Famed journalist and Pulitzer prize winner Seymour Hersh, who for decades was a star reporter writing for The New York Times and New Yorker, on Wednesday published a new bombshell as his first Substack post, prompting a quick White House response
After conducting his own investigation into who sabotaged the Nord Stream pipelines via a series of underwater blasts on Sept. 26, Hersh has concluded the United States blew up the Russia-to-Germany natural gas pipeline as part of a covert operation under the guise of the BALTOPS 22 NATO exercise.
Hersh, relying on unnamed national security sources, describes months of discussions and back-and-forth involving the Biden White House, CIA, and Pentagon. The report says planning was in the works all the way back to December 2021, with a special task force formed under the aegis of US National Security Advisor Jake Sullivan.
“The Navy proposed using a newly commissioned submarine to assault the pipeline directly. The Air Force discussed dropping bombs with delayed fuses that could be set off remotely. The CIA argued that whatever was done, it would have to be covert. Everyone involved understood the stakes,” the report, entitled How America Took Out The Nord Stream Pipeline reads.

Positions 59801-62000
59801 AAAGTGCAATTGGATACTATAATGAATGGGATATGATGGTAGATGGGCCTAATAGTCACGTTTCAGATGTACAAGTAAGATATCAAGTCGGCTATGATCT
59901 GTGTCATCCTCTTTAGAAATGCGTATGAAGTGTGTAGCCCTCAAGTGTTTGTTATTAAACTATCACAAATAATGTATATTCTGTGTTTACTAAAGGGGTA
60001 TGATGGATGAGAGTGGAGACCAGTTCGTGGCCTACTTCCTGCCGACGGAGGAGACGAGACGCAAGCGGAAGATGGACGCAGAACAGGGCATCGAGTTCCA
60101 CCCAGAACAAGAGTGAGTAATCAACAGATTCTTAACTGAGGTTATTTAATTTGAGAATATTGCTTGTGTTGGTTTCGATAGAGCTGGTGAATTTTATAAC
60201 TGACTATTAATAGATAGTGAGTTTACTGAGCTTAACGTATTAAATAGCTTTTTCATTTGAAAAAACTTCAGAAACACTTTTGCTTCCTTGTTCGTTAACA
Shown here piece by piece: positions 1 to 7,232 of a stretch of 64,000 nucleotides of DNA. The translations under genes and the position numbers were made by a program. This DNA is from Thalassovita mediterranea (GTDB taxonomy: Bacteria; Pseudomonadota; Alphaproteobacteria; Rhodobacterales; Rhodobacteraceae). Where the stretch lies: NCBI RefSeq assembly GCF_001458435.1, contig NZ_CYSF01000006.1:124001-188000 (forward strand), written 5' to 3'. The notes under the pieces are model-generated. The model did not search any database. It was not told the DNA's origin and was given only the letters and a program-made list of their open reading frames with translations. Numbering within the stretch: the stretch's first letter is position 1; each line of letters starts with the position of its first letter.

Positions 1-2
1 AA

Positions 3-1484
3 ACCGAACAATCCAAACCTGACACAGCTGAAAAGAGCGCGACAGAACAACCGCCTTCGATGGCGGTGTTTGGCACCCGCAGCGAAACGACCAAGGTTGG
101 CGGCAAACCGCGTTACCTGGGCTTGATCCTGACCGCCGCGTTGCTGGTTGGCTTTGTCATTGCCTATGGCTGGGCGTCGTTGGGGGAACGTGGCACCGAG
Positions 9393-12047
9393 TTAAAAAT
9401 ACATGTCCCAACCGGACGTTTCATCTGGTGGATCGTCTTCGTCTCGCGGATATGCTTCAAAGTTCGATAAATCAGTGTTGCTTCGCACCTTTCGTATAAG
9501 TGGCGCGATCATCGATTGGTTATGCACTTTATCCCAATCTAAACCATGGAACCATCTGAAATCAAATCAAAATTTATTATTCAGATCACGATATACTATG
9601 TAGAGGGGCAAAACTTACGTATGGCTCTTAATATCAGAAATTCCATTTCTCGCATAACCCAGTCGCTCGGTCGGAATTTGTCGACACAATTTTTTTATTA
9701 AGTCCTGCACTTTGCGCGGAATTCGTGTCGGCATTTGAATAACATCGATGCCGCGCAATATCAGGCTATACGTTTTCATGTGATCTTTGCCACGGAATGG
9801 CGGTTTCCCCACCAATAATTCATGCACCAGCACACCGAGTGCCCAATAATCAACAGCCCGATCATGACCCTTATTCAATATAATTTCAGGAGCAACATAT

“The Biden Administration was doing everything possible to avoid leaks as the planning took place late in 2021 and into the first months of 2022,” it continues.
As momentum gained to proceed with a covert sabotage attack, “Over the next few weeks, members of the CIA’s working group began to craft a plan for a covert operation that would use deep-sea divers to trigger an explosion along the pipeline,” Hersh writes.
But there was significant push back within the intelligence community, but any reservations were overcome in the lead-up and aftermath of the Russian invasion of Ukraine in February 2022. According to the investigative report:
Throughout “all of this scheming,” the source said, “some working guys in the CIA and the State Department were saying, ‘Don’t do this. It’s stupid and will be a political nightmare if it comes out.’”
Nevertheless, in early 2022, the CIA working group reported back to Sullivan’s interagency group: “We have a way to blow up the pipelines.”
What came next was stunning. On February 7, less than three weeks before the seemingly inevitable Russian invasion of Ukraine, Biden met in his White House office with German Chancellor Olaf Scholz, who, after some wobbling, was now firmly on the American team. At the press briefing that followed, Biden defiantly said, “If Russia invades . . . there will be no longer a Nord Stream 2. We will bring an end to it.”
Twenty days earlier, Undersecretary Nuland had delivered essentially the same message at a State Department briefing, with little press coverage. “I want to be very clear to you today,” she said in response to a question. “If Russia invades Ukraine, one way or another Nord Stream 2 will not move forward.”